GF pizza from the pizza place doesn’t bother me- but it’s a small family place and they are very careful. Salads in restaurants DO often bother me, and I think there must be gluten contamination from croutons all around their salad station. A baked potato seems to be the safer option for me when dining out.

    I have VERY strong reactions to the smells of things I have allergies to, overall. Both of my daughters take an antibiotic that I am allergic to, and I can’t get it on my skin or breathe the smell of it or I will get light-headed and sometimes hives. The smell of kiwi makes me ill as well- I think it is my body’s way of saying, “Stay far away!” before I even attempt to eat it.

    • says

      I’m glad I’m not alone in holding my breath. :)

      That’s very interesting about kiwi. We don’t eat it often because some of us find it bothers our mouths.

      Thanks for all your input on this topic.

      • ajnemajrje says

        I am allergic to kiwi as well. If I eat anything with it as an ingredient my throat gets itchy and I get these white canker sores all over the inside of my mouth.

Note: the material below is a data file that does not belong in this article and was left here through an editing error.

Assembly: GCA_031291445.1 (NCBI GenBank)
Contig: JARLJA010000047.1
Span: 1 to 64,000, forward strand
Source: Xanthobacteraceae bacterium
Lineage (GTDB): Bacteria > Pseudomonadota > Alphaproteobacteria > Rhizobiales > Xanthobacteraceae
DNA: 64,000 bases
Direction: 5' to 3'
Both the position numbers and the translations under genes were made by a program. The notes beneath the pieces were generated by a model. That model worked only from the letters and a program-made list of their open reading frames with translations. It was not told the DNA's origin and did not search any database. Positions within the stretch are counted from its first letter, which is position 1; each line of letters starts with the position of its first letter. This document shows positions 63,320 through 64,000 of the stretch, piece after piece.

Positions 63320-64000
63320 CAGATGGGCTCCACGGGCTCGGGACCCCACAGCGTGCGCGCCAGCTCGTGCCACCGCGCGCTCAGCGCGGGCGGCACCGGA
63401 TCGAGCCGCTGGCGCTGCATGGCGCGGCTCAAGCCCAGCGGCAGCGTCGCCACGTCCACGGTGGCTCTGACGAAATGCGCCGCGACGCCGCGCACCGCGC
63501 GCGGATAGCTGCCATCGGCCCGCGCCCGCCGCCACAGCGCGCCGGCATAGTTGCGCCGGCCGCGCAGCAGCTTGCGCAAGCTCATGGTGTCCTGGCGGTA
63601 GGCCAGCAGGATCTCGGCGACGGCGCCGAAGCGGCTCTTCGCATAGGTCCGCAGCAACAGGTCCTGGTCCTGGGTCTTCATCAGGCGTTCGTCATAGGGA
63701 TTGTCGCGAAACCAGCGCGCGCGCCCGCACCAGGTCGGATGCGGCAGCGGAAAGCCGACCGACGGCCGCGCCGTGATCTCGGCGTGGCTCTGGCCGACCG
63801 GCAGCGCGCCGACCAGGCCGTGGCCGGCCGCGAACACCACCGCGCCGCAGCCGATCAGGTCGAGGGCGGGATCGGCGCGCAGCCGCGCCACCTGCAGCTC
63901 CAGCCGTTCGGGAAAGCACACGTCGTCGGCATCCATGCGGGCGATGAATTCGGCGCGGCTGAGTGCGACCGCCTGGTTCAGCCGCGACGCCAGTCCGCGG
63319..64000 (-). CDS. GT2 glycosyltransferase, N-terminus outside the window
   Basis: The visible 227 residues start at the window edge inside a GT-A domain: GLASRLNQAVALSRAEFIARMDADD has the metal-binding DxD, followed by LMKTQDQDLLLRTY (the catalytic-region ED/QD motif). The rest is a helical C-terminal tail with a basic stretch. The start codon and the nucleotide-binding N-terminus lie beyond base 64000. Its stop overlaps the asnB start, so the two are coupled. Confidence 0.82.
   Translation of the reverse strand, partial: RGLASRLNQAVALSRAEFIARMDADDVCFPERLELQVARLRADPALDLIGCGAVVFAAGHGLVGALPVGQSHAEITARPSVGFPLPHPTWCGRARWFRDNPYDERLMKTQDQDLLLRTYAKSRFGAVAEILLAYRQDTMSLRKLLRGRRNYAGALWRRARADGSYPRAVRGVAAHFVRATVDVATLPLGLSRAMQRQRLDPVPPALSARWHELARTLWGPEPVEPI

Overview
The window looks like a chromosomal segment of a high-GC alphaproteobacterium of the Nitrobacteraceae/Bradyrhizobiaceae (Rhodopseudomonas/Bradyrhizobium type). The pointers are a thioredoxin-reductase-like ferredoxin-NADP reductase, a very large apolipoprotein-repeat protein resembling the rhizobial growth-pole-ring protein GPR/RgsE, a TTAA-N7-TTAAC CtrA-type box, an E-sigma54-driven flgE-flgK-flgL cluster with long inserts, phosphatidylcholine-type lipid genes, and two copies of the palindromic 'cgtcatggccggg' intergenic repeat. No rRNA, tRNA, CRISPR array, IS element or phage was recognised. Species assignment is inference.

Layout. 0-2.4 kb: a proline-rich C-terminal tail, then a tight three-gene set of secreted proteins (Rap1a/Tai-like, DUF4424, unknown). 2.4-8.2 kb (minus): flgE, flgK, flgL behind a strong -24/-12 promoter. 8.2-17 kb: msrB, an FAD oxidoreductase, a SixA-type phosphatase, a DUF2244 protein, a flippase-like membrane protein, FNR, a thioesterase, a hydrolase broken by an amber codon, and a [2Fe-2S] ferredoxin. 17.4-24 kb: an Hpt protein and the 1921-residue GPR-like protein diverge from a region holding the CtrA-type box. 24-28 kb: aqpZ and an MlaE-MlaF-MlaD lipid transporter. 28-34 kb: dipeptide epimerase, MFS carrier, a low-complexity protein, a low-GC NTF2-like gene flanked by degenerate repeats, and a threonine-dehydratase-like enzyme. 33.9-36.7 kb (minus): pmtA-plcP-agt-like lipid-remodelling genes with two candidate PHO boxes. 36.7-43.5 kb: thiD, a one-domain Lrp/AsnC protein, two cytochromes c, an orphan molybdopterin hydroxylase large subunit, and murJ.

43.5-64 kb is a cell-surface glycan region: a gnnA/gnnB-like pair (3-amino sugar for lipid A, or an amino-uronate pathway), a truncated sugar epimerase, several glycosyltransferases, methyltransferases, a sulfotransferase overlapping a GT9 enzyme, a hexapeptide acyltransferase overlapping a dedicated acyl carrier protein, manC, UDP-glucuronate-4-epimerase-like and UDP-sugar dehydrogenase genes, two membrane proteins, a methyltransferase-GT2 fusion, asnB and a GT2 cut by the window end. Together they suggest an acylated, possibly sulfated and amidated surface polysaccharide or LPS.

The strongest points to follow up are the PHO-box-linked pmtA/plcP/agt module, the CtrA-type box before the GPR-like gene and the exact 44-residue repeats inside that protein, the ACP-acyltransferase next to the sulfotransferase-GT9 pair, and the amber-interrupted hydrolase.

• Jane says

      I don’t avoid the bread isle like I do the baking isle where the flour is found!!! It seems likely that flour would be airborne all over the store from people picking up flour sacks, flour escaping from sack folds when the sack is inadvertently squeezed. But I believe it would be more concentrated in the flour isle! It’s impossible to avoid this isle completely because my GF rice milk is kept on the same isle!! (The much tastier Rice Dream, found in the refrigerator section, isn’t GF!) But I am only on the isle for the length of time that I can hold my breath! How stupid is that to have to walk through life holding your breath!! …I do plan to ask my grocer if they could store the milk alternatives somewhere other than directly across from the flour, since so many celiacs can’t do dairy either!